The first Mental Health Parity Act (MHPA) legislation was signed into law in 1996 and took effect in 1998, championed by Senator Paul Wellstone. MHPA requires annual or lifetime dollar limits on mental health benefits to be equal to such dollar limits for medical and surgical benefits offered by group health plans or payers. Prior to MHPA, insurers were not required to cover mental health care. The Mental Health Parity and Addiction Equity Act (MHPAEA) was signed in 2008 and took effect in 2010; the main purpose was to fill in the loopholes left by MHPA. The MHPAEA requires health insurers as well as group health plans to guarantee that financial requirements on benefits for mental health or substance use are equal to the insurer’s requirements and restrictions for medical and surgical benefits, including, but not limited to:
- Inpatient or outpatient
- In-network or out-of-network
- Out-of-pocket maximums
- Limitations on treatment benefits
- Caps on visits with a provider
- Days in a hospital visit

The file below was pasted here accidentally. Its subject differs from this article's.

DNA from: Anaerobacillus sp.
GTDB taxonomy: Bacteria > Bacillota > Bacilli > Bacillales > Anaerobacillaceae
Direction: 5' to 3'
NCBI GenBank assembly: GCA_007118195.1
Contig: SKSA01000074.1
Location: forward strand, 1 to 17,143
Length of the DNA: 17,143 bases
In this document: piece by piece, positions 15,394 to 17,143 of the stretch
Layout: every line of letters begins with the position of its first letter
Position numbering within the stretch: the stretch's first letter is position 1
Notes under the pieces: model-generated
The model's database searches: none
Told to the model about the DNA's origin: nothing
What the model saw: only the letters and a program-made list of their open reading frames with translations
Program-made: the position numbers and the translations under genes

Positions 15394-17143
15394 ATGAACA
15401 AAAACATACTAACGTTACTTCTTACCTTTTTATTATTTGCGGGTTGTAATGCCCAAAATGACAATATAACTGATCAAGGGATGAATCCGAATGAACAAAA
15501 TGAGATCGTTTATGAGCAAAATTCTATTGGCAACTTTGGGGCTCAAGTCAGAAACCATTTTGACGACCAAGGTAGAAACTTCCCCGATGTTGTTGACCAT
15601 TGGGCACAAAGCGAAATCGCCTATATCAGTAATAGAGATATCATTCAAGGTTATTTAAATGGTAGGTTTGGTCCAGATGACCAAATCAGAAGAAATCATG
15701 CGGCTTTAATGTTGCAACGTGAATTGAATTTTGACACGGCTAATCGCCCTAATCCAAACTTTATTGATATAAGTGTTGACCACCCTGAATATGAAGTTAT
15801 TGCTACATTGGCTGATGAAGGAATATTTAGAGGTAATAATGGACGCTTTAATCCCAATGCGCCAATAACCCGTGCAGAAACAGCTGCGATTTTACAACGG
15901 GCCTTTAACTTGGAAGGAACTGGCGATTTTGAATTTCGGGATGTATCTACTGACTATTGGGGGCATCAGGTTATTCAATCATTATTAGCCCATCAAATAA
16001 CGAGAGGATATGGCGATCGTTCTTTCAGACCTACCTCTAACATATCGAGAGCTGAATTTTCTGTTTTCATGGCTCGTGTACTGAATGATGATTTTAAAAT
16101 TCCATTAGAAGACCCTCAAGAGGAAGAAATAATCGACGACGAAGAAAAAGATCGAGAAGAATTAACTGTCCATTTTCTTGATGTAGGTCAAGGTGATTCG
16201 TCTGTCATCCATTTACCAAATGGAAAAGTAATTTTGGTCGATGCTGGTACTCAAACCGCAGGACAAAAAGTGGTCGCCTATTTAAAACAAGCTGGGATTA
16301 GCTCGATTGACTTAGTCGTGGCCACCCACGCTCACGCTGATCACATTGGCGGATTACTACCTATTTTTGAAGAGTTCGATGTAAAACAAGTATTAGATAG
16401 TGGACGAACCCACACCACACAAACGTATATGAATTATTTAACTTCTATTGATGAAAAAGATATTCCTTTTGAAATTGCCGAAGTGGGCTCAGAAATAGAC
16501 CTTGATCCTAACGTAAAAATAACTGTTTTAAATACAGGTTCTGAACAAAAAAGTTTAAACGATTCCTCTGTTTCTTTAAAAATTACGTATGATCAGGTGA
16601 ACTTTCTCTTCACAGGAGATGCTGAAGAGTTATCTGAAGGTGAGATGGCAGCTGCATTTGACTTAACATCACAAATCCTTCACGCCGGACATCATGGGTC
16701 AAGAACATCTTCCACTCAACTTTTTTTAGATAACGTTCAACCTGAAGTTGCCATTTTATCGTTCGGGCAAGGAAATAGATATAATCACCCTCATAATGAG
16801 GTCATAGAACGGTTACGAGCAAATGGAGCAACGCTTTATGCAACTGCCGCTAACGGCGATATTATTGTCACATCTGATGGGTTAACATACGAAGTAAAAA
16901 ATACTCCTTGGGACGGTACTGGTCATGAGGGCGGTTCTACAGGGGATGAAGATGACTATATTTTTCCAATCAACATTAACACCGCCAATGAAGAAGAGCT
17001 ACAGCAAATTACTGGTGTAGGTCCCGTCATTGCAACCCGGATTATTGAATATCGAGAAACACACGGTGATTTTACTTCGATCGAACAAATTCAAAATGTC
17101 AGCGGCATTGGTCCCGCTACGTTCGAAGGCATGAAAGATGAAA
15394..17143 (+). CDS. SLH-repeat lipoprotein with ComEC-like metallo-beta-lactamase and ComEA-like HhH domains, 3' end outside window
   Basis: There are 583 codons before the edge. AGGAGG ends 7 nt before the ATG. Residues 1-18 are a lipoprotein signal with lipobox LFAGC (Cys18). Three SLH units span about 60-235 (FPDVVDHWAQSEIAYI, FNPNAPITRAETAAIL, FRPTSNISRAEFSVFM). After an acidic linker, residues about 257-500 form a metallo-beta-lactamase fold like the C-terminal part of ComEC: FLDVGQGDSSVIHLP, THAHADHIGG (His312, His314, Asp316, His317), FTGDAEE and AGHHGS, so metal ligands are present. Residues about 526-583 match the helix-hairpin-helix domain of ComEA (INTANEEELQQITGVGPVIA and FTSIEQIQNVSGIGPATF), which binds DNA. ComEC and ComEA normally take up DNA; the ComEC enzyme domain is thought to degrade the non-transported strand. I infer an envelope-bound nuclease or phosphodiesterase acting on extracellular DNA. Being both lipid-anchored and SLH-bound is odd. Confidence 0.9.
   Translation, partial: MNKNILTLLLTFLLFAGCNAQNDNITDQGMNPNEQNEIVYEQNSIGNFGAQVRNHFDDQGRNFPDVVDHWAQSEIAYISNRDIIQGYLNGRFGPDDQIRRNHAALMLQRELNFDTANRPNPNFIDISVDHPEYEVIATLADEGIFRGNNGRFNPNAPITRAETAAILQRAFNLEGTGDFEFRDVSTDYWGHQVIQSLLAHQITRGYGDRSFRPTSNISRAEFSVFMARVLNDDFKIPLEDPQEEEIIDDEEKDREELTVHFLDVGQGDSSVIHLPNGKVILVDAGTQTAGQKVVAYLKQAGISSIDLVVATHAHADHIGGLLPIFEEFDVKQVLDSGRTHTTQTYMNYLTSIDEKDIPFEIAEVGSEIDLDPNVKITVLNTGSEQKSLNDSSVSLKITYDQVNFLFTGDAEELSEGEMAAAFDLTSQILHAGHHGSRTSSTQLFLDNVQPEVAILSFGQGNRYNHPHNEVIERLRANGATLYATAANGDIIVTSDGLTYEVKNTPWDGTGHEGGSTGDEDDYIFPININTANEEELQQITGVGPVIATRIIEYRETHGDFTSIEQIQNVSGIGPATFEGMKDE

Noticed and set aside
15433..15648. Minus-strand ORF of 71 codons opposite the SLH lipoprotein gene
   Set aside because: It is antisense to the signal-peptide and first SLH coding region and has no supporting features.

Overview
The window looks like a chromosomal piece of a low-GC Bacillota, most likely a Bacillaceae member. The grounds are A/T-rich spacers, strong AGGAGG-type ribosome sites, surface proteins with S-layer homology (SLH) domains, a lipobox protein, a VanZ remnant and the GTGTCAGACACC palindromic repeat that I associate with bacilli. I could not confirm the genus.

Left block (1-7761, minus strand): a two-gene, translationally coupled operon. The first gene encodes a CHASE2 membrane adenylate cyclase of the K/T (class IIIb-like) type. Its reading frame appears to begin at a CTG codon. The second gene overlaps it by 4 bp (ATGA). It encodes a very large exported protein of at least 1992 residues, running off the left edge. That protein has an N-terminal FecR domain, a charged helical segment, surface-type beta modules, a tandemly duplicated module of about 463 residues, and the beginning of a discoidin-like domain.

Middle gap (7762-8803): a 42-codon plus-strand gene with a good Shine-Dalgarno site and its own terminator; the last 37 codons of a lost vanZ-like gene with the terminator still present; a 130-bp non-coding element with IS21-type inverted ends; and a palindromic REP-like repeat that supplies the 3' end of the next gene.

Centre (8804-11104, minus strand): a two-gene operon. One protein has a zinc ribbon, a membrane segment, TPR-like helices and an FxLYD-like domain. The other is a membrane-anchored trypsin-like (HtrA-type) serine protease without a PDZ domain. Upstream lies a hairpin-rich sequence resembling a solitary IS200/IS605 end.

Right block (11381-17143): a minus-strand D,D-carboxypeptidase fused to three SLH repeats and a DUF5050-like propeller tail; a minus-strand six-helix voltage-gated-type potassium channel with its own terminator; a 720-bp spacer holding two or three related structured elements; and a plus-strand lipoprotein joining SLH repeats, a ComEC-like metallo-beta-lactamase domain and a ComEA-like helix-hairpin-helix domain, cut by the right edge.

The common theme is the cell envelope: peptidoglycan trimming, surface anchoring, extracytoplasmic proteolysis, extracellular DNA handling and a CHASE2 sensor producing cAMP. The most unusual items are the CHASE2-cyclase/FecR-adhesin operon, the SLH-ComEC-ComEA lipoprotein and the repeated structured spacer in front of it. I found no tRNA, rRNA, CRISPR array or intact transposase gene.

- Prior authorization requirements
- Fail-first policies
For example, the parity legislation was used to improve access to care for people with eating disorders. Some insurers were covering as little as three visits for nutrition for an eating disorder, while visits for nutrition were unlimited for diabetes; this constitutes a parity violation.
Advocates for parity pose the following questions:
- If death from a certain type of cancer had quadrupled in the last 15 years, how would the resource allocation be different?
- If only 10% of people with a medical illness were getting treatment, what immediate changes would be made to increase the availability and access to care?
Advocates for parity point out the following considerations:
- Consider a common medical illness, such as diabetes, and use the trajectory of care as an example for what to expect for mental or chemical health care
- Does a person with diabetes need to have a controlled blood sugar or A1c in order to enter care?
- Does a person with diabetes have a limit on the number of insulin needles they are provided?
The parity legislation promotes access to care for mental and chemical health. To assess whether a parity violation has occurred, ask yourself: “Are limits for mental or chemical health care being applied more restrictively than other medical conditions?” Another way to think about the parity legislation is: “Are mental and chemical health needs being treated with the same urgency as medical issues?”
For more information, go to Parity Complaint Registry and Appeal Resource a national registry to track, study, and report on parity violations regarding the Mental Health Parity and Addiction Equity Act (MHPAEA).
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